Most people don’t have any qualms against the Tdap, Hepb, or any of the vaccines administered to children and adolescents, probably because they are given early in life with only the occasional booster spaced out by enough years to make you forget you even received them. There is one vaccine that is different though: the flu shot. Every year around October, people are encouraged to get vaccinated against influenza, and every year there are plenty of people who don’t do it.
The refusal to do so can be attributed to many reasons including its questionable efficacy, a distrust of its ingredients, or misinformation regarding the importance of protecting yourself and those around you.
One cursory look at the epidemiological data from the previous flu seasons, which runs from October and can last up to May, is enough for some people to think it’s not necessary to get the influenza vaccine due to individuals being inflicted by the flu regardless of their vaccine status.
Every year, scientists in lab coats engineer a new influenza vaccine to protect against the new strains of the continuously mutating influenza virus. Their goal is to predict and target the strains that will be most prominent in the upcoming flu season, but their prediction is not always right. However, even if the right strains were not targeted, being vaccinated could diminish the severity of symptoms of the flu and shorten its span.
Some people also question the purpose of some components of the flu shot. According to the Centers for Disease Control and Prevention, thimerosal is a compound that contains ethyl mercury used as a preservative to prevent the growth of bacteria in multi-dose vials of the flu vaccine. Concern arises over the safety of mercury due to the nervous system damage and toxicity associated with methyl mercury poisoning.
However, the Global Advisory Committee on Vaccine Safety advises that ethyl mercury is different from methyl mercury because of its shorter half-life and because it gets quickly eliminated from the body through the digestive system as opposed to methyl mercury, which accumulates in the body. The committee concludes that there is no evidence of toxicity from thimerosal use in the flu vaccine.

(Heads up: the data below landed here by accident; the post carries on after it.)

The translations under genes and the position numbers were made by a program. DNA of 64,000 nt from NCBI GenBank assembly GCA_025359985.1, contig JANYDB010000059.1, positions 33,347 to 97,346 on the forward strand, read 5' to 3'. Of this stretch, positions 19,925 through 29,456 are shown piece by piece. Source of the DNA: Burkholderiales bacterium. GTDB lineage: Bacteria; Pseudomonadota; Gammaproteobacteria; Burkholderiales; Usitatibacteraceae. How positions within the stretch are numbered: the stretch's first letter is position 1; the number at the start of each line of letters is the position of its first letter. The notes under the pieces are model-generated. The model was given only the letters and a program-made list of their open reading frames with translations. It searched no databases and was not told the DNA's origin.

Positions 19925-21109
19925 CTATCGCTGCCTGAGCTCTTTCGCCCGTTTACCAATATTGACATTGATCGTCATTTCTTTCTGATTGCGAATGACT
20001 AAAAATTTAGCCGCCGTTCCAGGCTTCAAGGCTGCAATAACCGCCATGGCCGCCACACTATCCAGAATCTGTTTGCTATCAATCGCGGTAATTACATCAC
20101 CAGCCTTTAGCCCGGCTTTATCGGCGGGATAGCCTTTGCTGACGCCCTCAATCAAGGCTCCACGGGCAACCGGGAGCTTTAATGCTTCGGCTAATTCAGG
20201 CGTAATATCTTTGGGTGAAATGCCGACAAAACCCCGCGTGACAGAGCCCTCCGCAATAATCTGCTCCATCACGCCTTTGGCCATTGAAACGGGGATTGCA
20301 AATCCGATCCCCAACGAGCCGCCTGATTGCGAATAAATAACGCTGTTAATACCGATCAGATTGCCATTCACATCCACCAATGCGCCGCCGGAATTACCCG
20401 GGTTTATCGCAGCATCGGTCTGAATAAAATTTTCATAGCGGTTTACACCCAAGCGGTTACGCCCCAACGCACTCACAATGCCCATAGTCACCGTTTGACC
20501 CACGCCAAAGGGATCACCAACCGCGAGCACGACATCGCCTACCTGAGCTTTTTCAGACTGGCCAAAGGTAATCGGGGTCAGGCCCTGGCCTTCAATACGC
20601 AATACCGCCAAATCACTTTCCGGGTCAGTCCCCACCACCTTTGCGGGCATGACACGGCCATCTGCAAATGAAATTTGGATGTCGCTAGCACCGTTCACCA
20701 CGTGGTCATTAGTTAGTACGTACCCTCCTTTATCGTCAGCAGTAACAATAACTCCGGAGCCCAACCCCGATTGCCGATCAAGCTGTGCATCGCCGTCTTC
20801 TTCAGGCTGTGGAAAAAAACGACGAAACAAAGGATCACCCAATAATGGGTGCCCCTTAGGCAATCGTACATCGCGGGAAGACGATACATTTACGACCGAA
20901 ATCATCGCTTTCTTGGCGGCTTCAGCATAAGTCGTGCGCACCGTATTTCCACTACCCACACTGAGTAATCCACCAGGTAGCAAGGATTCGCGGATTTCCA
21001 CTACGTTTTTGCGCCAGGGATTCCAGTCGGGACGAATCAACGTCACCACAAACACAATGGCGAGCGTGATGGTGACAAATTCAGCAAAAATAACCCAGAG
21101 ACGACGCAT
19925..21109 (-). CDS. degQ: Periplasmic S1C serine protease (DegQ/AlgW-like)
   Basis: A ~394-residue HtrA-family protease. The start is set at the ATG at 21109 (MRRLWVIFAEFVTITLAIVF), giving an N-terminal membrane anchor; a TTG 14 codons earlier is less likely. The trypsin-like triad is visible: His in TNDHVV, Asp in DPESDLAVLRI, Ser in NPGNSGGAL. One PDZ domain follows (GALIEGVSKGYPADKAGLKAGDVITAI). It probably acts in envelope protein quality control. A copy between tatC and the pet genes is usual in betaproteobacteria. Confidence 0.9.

If you are still concerned, the influenza nasal spray and the single dose vials do not contain thimerosal, and you can ask your doctor about those options. Others claim that the carcinogenicity, or the ability to cause cancer, of formaldehyde used to inactivate toxins in vaccines is enough reason to not get vaccinated. Yet, the amount found in vaccines is typically less than the amount the body normally makes from regular metabolism.
If enough people in a population are vaccinated, then people who can’t get the flu shot are still indirectly protected by the responsible citizens around them that do. This is a phenomenon called herd immunity. The CDC states that infants under six months old should not get vaccinated for influenza. Therefore, if you think babies are cute then you can protect them by getting the flu shot.
Many pharmacies provide the influenza vaccine at a low cost or it could be completely covered by your insurance. Also, if you’re worried about the pain, don’t be. It lasts less than a second. By the time you finished reading the last sentence you could have been vaccinated already. Don’t delay. Be a good citizen, protect yourself, and get your flu shot today.